if (!(ex is HttpException)) //ignore "file not found"
        {
            //Log error here
        }
    }
}

Global.asax.cs

public static void RegisterGlobalFilters(GlobalFilterCollection filters)
{
    filters.Add(new log4netExceptionFilter()); //must be before HandleErrorAttribute
    filters.Add(new HandleErrorAttribute());
}
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3  
+1 If this answer works, it sure seems to me to be the most elegant and perhaps intended way (by the MVC framework) to handle errors. –  Matt Hamsmith Feb 1 '12 at 16:38
1  
This works perfectly for me and is much neater than the accepted answer here. Nice! –  Alex Warren Feb 19 '12 at 18:57
1  
This will work for solving the problem of logging exceptions. How did you combine this with showing custom error pages? –  Jesse Webb Feb 24 '12 at 19:38
1  
I tried this and it worked nicely except for in the case of 404s. For 404s, it would not show the Errors.cshtml view, it would only give me a YSoD. If custom 404s aren't required, this solution is definitely cleaner! –  Jesse Webb Mar 5 '12 at 19:26

I found an article which describes a much cleaner way of making custom error pages in an MVC3 web app which does not prevent the ability to log the exceptions.

The solution is to use the <httpErrors> element of the <system.webServer> section.

I configured my Web.config like so...

<httpErrors errorMode="DetailedLocalOnly" existingResponse="Replace">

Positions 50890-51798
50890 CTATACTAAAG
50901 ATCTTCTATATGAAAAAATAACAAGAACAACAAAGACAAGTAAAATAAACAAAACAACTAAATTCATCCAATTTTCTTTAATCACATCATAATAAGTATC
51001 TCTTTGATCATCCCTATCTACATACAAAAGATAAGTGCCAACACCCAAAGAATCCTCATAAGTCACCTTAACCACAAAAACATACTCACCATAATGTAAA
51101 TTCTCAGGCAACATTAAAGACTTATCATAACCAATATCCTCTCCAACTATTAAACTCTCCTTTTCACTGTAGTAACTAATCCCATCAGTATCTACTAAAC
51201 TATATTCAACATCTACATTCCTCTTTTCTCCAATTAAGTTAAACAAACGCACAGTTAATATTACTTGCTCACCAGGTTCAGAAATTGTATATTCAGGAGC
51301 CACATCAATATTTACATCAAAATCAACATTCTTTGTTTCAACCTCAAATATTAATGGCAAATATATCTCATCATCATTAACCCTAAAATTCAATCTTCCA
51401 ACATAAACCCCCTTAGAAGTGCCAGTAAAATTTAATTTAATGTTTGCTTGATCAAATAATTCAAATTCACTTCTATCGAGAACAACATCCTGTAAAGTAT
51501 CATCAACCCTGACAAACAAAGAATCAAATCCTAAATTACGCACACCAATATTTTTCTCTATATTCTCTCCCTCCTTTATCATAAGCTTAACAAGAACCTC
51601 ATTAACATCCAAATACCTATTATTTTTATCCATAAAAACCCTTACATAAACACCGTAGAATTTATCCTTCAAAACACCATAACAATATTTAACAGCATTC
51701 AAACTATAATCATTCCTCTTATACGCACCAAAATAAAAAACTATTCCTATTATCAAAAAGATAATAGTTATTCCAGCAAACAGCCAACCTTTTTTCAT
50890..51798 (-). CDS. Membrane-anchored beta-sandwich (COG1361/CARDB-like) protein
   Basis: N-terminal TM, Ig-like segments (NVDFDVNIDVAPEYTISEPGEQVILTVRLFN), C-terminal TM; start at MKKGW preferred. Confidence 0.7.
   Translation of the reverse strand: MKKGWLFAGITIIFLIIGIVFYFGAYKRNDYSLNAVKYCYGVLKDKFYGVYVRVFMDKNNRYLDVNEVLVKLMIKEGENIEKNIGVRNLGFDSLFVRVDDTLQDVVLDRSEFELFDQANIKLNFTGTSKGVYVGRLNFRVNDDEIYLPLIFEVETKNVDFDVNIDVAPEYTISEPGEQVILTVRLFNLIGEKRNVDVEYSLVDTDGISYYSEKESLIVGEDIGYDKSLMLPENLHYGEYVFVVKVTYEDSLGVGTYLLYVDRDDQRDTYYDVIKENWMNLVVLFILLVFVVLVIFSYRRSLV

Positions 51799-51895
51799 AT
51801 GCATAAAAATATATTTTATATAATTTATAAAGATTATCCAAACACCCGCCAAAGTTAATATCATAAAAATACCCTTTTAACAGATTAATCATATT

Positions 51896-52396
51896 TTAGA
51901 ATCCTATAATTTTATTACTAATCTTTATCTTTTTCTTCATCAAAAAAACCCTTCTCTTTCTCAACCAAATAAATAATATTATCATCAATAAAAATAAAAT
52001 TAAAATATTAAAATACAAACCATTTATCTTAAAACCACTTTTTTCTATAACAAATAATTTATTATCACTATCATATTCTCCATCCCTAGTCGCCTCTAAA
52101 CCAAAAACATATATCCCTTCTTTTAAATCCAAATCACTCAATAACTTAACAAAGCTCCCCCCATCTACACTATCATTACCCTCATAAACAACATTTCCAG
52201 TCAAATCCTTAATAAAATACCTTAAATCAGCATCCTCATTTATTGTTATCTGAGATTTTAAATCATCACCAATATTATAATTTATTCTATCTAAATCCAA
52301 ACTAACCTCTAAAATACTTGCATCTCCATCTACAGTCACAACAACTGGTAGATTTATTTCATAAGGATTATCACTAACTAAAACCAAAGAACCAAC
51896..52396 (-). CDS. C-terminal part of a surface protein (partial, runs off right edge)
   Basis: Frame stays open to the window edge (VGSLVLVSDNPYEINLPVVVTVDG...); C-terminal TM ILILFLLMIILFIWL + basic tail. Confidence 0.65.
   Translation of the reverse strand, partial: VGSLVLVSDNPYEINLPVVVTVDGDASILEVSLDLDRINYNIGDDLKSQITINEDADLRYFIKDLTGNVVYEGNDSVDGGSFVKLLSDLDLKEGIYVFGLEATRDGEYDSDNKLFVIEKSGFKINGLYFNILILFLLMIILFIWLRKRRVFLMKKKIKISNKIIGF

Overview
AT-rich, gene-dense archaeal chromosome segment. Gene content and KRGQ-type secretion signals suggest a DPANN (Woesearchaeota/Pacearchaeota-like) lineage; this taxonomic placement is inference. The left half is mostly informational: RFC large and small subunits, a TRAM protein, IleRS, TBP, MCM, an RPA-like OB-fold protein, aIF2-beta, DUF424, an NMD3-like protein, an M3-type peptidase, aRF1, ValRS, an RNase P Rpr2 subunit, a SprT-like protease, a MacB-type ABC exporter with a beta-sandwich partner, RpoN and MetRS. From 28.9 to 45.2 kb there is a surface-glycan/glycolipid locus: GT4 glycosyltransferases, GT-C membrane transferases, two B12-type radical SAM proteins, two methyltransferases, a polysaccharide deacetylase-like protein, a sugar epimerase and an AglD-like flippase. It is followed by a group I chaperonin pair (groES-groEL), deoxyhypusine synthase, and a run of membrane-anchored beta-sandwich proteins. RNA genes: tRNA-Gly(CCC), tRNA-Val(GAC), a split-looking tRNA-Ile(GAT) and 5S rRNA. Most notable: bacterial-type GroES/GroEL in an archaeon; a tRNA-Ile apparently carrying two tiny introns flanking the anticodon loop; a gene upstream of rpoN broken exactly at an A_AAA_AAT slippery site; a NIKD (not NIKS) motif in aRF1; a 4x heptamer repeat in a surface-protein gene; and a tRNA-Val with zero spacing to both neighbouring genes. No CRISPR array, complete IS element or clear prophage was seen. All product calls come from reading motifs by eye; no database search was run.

<remove statusCode="404" subStatusCode="-1" />
  <remove statusCode="500" subStatusCode="-1" />
  <error statusCode="404" path="/Error/NotFound" responseMode="ExecuteURL" />
  <error statusCode="500" path="/Error" responseMode="ExecuteURL" />
</httpErrors>

I also configured customErrors to have mode="Off" (as suggested by the article).

That makes the responses overriden by an ErrorController's actions. Here is that controller:

public class ErrorController : Controller
{
    public ActionResult Index()
    {
        return View();
    }

    public ActionResult NotFound()
    {
        return View();
    }
}

The views are very straight forward, I just used standard Razor syntax to create the pages.

That alone should be enough for you to use custom error pages with MVC.

I also needed logging of Exceptions so I stole the Mark's solution of using a custom ExceptionFilter...

public class ExceptionPublisherExceptionFilter : IExceptionFilter
{
    public void OnException(ExceptionContext exceptionContext)
    {
        var exception = exceptionContext.Exception;
        var request = exceptionContext.HttpContext.Request;
        // log stuff
    }
}

The last thing you need to so is register the Exception Filter in your Global.asax.cs file:

public static void RegisterGlobalFilters(GlobalFilterCollection filters)
{
    filters.Add(new ExceptionPublisherExceptionFilter());
    filters.Add(new HandleErrorAttribute());
}

This feels like a much cleaner solution than my previous answer and works just as well as far as I can tell. I like it especially because it didn't feel like I was fighting against the MVC framework; this solution actually leverages it!

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3  
It is worth mentioning that I think this solution only works in IIS 7 and newer; the httpErrors element was only recently added. –  Jesse Webb Mar 5 '12 at 19:46